Watch The Throne
By Charlotte Wilder
Here’s an absurd thing to write: Damian Lillard only put up 31 points on Saturday night against the Grizzlies.
He also somehow had time to release a song?
Unless you’ve been living under a rock (or you just don’t pay attention to basketball), you know how well Dame has been playing in the bubble. He’s transfixed the NBA world with his ridiculous stats.
He put up more than 60 points in three games this season, making him the second player after Wilt Chamberlain to ever do it, most recently last Wednesday. That followed a 51-point outburst the game before. He is the unanimous Bubble MVP, an award that I definitely did not have on my 2020 NBA bingo card.
But it was the moment I saw his 31 points on Saturday and thought, “That’s it?” that the greatness of his current moment really sank in.
It’s also the reason that tonight’s Blazers-Lakers game could be the start of an absolutely electric first round in the Western Conference of the NBA playoffs.
Portland vs. LA is a story of underdogs vs. greatness, except there aren’t clear-cut villains and heroes. If the Lakers were a superteam that had been bulldozing the competition for years with LeBron, it would be. But they aren’t. They’re a team that LeBron cobbled together because he wanted to live in California and then couldn’t whip his squad into shape fast enough.
Meanwhile, I’m not saying that other players haven’t performed spectacularly for Portland. But the main storyline belongs to Dame.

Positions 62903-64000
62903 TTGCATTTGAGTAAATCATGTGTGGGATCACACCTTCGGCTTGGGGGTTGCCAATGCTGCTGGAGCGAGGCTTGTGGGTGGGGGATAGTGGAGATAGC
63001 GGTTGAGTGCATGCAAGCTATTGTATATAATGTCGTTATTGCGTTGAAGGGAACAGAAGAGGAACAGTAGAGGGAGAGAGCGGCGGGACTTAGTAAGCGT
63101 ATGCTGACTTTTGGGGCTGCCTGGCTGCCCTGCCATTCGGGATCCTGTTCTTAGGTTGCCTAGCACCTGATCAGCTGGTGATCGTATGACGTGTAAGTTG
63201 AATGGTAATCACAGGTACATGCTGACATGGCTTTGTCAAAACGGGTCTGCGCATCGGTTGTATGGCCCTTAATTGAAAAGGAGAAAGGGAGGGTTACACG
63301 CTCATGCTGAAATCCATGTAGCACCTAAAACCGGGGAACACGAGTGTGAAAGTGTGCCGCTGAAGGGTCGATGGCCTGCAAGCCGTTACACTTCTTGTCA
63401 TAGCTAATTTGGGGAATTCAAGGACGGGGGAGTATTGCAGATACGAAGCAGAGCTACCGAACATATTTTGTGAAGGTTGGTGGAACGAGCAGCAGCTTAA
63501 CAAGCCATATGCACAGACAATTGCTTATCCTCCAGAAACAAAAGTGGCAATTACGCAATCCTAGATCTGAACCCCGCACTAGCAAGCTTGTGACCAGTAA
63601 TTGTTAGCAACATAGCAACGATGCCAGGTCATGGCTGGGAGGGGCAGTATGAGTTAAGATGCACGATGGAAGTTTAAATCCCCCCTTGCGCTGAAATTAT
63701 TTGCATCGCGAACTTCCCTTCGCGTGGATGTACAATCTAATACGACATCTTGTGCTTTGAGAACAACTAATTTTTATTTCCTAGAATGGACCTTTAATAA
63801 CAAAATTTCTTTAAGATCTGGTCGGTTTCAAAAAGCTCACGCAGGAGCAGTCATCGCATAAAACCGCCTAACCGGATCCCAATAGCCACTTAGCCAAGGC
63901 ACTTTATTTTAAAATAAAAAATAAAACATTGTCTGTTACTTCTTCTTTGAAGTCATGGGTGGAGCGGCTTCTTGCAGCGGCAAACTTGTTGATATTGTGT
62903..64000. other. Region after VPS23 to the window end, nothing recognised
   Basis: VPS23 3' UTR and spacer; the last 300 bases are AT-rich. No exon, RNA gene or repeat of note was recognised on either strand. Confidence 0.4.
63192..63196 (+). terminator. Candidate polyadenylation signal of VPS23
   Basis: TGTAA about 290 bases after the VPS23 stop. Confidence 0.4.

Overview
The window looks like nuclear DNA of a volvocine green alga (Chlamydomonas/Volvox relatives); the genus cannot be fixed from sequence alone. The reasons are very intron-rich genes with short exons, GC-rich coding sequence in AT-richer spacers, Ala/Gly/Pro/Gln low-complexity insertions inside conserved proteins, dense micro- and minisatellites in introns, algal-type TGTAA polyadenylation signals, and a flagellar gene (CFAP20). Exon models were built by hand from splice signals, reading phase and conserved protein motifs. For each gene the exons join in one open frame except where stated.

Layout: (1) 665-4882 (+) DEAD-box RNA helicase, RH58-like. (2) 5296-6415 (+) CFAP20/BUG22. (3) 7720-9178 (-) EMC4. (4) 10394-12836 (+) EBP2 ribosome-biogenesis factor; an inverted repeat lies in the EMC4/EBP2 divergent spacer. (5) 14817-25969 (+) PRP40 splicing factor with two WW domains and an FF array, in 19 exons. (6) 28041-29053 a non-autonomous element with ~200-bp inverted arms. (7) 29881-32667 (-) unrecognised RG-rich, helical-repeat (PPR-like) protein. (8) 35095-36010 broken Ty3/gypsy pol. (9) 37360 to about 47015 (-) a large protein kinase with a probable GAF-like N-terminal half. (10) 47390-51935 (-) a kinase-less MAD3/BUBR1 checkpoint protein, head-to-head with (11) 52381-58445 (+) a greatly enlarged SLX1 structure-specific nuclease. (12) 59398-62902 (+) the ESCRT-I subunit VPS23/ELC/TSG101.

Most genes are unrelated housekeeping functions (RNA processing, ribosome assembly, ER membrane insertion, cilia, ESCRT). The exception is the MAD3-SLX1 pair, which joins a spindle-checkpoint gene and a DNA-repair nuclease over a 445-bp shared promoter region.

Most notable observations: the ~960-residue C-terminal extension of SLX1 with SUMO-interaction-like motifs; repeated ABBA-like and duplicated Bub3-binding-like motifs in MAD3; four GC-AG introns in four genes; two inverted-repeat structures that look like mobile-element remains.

There's something special happening in the bubble. We've seen it with the Suns — the poor, sent-home, 8-0 Suns. We've seen it with TJ Warren, who thrived in a way he never had away from the crowds in Orlando. And, at the highest level, we've seen it from Dame, who has channeled this environment into a moment that will define his career.
There is, of course, another side to the bubble coin.
And that’s the Lakers.
Los Angeles has been abysmal in Orlando so far. Sure, maybe they were just taking it easy because they knew they had a playoff spot in the bag. But while some teams found their footing inside Disney World, the Lakers repeatedly tripped over their own shoes.
The Lakers’ stumbles, though frustrating for LA fans, have been a service to the rest of us. They’ve set up narrative tension between themselves and Portland that’s the stuff of playoff dreams.
Because while Dame might be having a moment, LeBron has an entire career.
What would LeBron’s comparable moment possibly be? When he was on the cover of Sports Illustrated as The Chosen one at 17? Was it The Decision? Was it his first championship with the Heat? Was it when he went back to Cleveland? Or his win with the Cavs, his hometown team? Was it his move to LA? Was it his resilience in the regular season this year, before the world went to hell?
Simply put: Yes.
LeBron is the kind of player who makes me feel lucky to be alive at the same time, and it would be fun for his legend to watch him win another title with a third team. You can never count him out during the playoffs, and after Kobe Bryant’s tragic passing earlier this year, a championship would mean that much more.
These are, of course, all the reasons that would make a Blazers’ win so impressive.
Defense may prove to be Portland’s Achilles’ heel, seeing as the team hasn’t been playing much of it. On the other hand, who do the Lakers throw at Dame to drag him down when he’s flying so close to the sun? Will the wax melt off, or will his wings stay put?
And will that be enough for the Blazers?
From the league’s perspective, the Lakers need to ground Lillard and the Blazers. The Finals without LeBron in October during NFL season during a global pandemic is not the stuff of dreams, but of nightmares.
For fans without a horse in the race? The story will be riveting no matter what happens.